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Family Plot

Blu-ray: ‘Alfred Hitchcock: The Ultimate Collection’

Alfred Hitchcock: The Ultimate Collection (Universal Pictures Home Entertainment, Blu-ray) – The box set of 15 Alfred Hitchcock pictures made between 1942 and 1976 (featuring films from Paramount, Warner Bros, and MGM as well as Universal Studios) expands on the 2012 Blu-ray box set Alfred Hitchcock: The Masterpiece Collection with two bonus DVDs highlighting Hitchcock’s work on the small screen.

Universal Home Video

They’re not all masterpieces but they are all from the Master of Suspense so they all have their merits, and the discs are packed with supplements. Each disc includes a gallery of stills, a trailer, and a featurette written, produced and directed by specialist Laurent Bouzereau for the original DVD special edition releases of the films. Each runs between 30 and 45 minutes. Bouzereau constructs detailed stories of the creation and production of the films with the help of surviving artists and actors, and adds just a little interpretive insight. The later films, not surprisingly, feature more first person remembrances and run a little longer. Some discs include more supplements. Note that these are the exact same Blu-ray masters from the 2012 set, which means that the same issues are present in the five problematic discs. More on those later. Here’s the line-up, with notes on some select supplements.

Saboteur (1942) – Robert Cummings is Hitch’s classic wrong man on the run in this rollercoaster romantic thriller, a coast-to-coast chase to find the wartime saboteur who has framed our hero. Climaxes with the memorable scramble over the Statue of Liberty, but the circus wagon scene and the charity ball full of spies are great scenes in their own right. Think of this as one of his “slices of cake.”

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‘Family Plot’: A Diamond in the Rough

by Evan Morgan

Alfred Hitchcock’s career proper begins with a blonde girl’s dying scream and ends on a similarly coiffed woman’s knowing wink. These bookends aren’t indicative of some tonal change over the course of the master’s work; Hitchcock the tragedian and Hitchcock the jester have been here all along, harmoniously sharing the same stage from the start. But it matters that Hitch closes his final film with a sparkle in his—and Blanche’s—eye. For a cinematic genius whose greatest masterpieces plumb the dark depths of primal obsession, chronic guilt, and abhorrent violence, the last shot of Family Plot glitters with a surprising whimsy. And while it’s hardly the crown jewel of his career, Hitchcock bids adieu with a film appropriately studded in gleaming diamonds.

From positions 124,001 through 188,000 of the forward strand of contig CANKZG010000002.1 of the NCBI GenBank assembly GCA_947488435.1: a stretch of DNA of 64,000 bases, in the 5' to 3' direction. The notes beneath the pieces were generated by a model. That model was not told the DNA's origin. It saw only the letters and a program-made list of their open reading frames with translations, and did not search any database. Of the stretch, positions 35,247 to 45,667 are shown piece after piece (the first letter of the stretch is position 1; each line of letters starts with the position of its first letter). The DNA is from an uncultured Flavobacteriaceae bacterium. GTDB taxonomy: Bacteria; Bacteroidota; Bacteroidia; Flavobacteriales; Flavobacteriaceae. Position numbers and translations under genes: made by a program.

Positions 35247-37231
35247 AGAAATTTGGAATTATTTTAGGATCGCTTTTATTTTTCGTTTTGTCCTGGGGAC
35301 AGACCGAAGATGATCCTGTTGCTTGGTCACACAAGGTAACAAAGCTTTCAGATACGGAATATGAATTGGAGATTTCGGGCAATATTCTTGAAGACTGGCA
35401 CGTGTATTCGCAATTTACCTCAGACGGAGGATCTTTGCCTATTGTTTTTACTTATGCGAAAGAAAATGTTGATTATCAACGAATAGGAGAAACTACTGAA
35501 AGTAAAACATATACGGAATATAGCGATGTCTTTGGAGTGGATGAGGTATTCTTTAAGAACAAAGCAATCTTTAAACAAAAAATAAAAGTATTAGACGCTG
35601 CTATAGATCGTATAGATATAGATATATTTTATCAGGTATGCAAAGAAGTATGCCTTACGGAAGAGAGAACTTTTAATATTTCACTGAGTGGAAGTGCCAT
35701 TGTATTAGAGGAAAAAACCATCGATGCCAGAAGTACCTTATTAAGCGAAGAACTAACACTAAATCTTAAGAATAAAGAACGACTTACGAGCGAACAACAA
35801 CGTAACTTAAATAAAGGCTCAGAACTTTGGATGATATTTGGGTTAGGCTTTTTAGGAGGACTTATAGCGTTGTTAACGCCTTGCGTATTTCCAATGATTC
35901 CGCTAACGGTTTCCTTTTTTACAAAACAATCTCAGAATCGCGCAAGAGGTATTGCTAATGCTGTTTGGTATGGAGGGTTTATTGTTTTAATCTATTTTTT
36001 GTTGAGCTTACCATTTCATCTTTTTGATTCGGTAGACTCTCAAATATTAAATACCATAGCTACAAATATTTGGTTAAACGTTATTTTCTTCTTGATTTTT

Barbara Harris in ‘Family Plot’

But contra Hitch himself, Family Plot is no simple slice of cake. It oozes with corrosive greed, sadistic sex, and casual death, all festering under the blisteringly omnipresent California sunshine. It slowly peels back the shiny baubles to reveal a world built upon deceit in all its forms: financial, personal, and cinematic. In other words, Family Plot takes place in Hollywood.

The vaguely defined San Fernando setting—a handful of scenes appear to take place in San Francisco—connects the film to Hitchcock’s other California films: Shadow of a Doubt, Vertigo, Psycho, and The Birds. And like those films, Family Plot places a clear emphasis on acting. Everyone must, in some way or another, perform a lie to get what he or she wants. Many of Hitchcock’s previous characters were forced to act, as a means to save their skin or hide their sick desires. But something about the Golden State—with its relentless demand for optimism and association with Tinseltown—brings performance to the foreground in the California films. No surprise, then, that Family Plot opens with a spurious, sarcastic séance.

Hitchcock drops us into the middle of one of Blanche Taylor’s (Barbara Harris) psychic experiences. The hints of the supernatural in Shadow of a Doubt, Vertigo, and The Birds might lead us to assume something genuinely paranormal is going on. But Hitchcock quickly reveals how normal this situation is. As Blanche quickly peeks her eye out from behind her hands—subtly hinting at the film’s final wink—we realize how often she has performed this little masquerade. It’s an amusing moment that sets up the film’s comic tone. But it also cues us to the role acting, and its connection to deceit and money making, will play as the story unfolds.

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